I’ve spent a lot of time in thought and wonder about how it is we relate to God lately. Part of that is because of the sermon series I’m finishing up and the one I’m about to begin, but the other part is because COVID-19 and this pandemic does not lend itself to the ideas we generally have about God.
I was raised to look at God as comforter, as redeemer, as this person we run to when the chaos of life spins us into our tracks and we don’t know where to turn. And while that is a nice way to think about God during a pandemic, I wonder how much it takes away from the true blessings of God and how much this line of thinking holds us back.
Reading this week from Like Stepping Into a Canoe by William B. Kincaid, I was struck by something he wrote. “There’s something about grapping with the presence of a disruptive God that fosters some restlessness.”
We are stuck in restlessness right now and we are longing for resilience. As this pandemic and changes to everything continue on we’re looking forward to being one day closer to normal, whenever or whatever normal looks like.
But to look at God as disruptive is not a way we often talk about or think about God. I struggled growing up with this dichotomy of a comforting God and the way I related to God. I did not grow up in a world where I saw comfort in God. I saw beautiful things happen through God in transition, in trauma, in the wonders of changes.
Change is the only constant has been my motto in life for as long as I can remember, and with every change (which there are no doubt dozens and hundreds and limitless amounts) we find God. It’s not really in the comfort God brings to us. That’s nice and God does bring us comfort. But we find God in the disruptions.
Kincaid goes on, “Were Jesus to be the destination instead of the way, or a room instead of a door, a prescription instead of the truth, we might feel more settled. If ministry itself felt a little more defined and a lot less messy, or if it offered finished products and less unfinished business, we might arrive at a satisfying pace much more easily. … In other words, not only is restlessness here to stay to some degree, it is a sign that you are invested and that all this matters to you.”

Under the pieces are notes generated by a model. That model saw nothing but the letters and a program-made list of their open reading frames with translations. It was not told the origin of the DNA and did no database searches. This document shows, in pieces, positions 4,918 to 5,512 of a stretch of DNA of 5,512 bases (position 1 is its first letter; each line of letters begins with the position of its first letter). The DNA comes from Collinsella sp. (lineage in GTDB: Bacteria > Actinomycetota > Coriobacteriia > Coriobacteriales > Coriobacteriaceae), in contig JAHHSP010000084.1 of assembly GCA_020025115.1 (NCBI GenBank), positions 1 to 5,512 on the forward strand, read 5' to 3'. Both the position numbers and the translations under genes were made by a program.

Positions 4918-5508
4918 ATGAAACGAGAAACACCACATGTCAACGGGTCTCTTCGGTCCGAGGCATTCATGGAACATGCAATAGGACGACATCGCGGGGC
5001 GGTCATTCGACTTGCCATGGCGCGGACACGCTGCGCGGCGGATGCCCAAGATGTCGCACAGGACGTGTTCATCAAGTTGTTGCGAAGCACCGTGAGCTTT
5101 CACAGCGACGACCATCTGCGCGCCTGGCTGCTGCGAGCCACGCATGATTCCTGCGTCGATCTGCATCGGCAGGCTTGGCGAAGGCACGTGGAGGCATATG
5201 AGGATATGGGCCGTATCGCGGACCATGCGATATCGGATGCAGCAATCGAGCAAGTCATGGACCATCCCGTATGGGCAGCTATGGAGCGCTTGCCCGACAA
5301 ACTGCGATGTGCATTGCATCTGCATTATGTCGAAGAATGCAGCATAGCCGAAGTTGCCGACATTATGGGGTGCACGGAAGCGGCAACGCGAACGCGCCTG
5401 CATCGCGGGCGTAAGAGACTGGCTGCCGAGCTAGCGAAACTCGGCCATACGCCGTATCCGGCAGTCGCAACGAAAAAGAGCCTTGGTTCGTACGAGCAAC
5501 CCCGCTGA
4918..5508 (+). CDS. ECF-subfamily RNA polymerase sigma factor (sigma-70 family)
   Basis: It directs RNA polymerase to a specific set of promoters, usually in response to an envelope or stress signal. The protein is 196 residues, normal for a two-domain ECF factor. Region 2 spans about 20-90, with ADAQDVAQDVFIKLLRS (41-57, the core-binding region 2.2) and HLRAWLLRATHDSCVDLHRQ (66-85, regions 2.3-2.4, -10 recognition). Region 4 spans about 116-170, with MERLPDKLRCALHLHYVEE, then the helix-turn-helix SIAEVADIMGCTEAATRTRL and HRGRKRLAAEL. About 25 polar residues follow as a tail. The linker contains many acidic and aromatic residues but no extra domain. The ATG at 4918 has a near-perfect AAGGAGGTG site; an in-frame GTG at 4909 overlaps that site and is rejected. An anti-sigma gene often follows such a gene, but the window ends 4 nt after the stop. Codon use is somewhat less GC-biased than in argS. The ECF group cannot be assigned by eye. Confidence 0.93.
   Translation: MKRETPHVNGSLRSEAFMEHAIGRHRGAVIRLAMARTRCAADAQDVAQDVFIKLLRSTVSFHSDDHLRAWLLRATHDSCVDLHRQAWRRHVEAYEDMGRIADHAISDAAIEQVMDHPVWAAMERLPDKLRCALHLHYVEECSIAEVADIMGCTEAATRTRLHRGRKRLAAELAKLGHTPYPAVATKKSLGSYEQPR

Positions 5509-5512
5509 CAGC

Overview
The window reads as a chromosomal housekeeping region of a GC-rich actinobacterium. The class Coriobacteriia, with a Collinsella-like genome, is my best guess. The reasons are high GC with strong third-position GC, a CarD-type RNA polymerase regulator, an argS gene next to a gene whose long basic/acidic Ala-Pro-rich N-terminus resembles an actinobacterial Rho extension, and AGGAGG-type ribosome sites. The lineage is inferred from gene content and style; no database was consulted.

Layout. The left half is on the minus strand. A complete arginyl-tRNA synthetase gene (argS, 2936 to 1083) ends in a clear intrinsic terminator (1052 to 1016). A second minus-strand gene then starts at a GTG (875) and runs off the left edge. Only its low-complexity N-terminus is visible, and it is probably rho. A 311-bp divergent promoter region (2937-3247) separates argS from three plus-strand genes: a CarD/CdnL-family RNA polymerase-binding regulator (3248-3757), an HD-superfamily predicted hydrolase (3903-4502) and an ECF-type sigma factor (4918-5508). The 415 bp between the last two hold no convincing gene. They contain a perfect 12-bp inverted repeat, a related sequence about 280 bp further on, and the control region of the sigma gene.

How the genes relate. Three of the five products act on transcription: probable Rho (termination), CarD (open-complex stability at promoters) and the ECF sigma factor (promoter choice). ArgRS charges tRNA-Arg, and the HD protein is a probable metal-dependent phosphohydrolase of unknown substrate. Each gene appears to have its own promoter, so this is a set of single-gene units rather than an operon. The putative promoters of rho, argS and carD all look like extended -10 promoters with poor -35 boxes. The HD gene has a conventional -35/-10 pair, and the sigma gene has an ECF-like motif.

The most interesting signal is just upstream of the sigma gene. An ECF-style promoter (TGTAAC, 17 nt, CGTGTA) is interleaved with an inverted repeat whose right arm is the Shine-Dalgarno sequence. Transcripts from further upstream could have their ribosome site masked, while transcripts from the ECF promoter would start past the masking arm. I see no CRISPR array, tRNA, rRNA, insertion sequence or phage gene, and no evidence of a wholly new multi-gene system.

We wouldn’t feel restless or upset if none of this mattered. We wouldn’t want or desire the comfort of God if it didn’t matter. The disruption God creates in this world, in our lives, in the church is for our benefit to see and show us how much this matters to each of us, to remind us of God’s strong presence in our lives, and to reorient us toward our Creator.
“Resilience is not lowering our head and pushing through until we have nothing left to give, but rather the calm confidence that comes from believing we did, in fact, hear the call of God and the church correctly and are now pursing the vocational path we believe to be our own.”
Restlessness and resiliency are key to our ministry and our mission in Christ, as believers as leaders as ministers of Christ. These two things coexist in a way that allow us to continue to move and grow and learn as our faith journeys continue.
Our restlessness during pandemic, during transition, during new things happen leads to our resiliency in Christ. The two go together, they work hand in hand, and they give us the strength to keep on keeping on, to recognize the wonders of a disruptive God, and to see God in those disruptions and moments when it seems all chaos is breaking loose.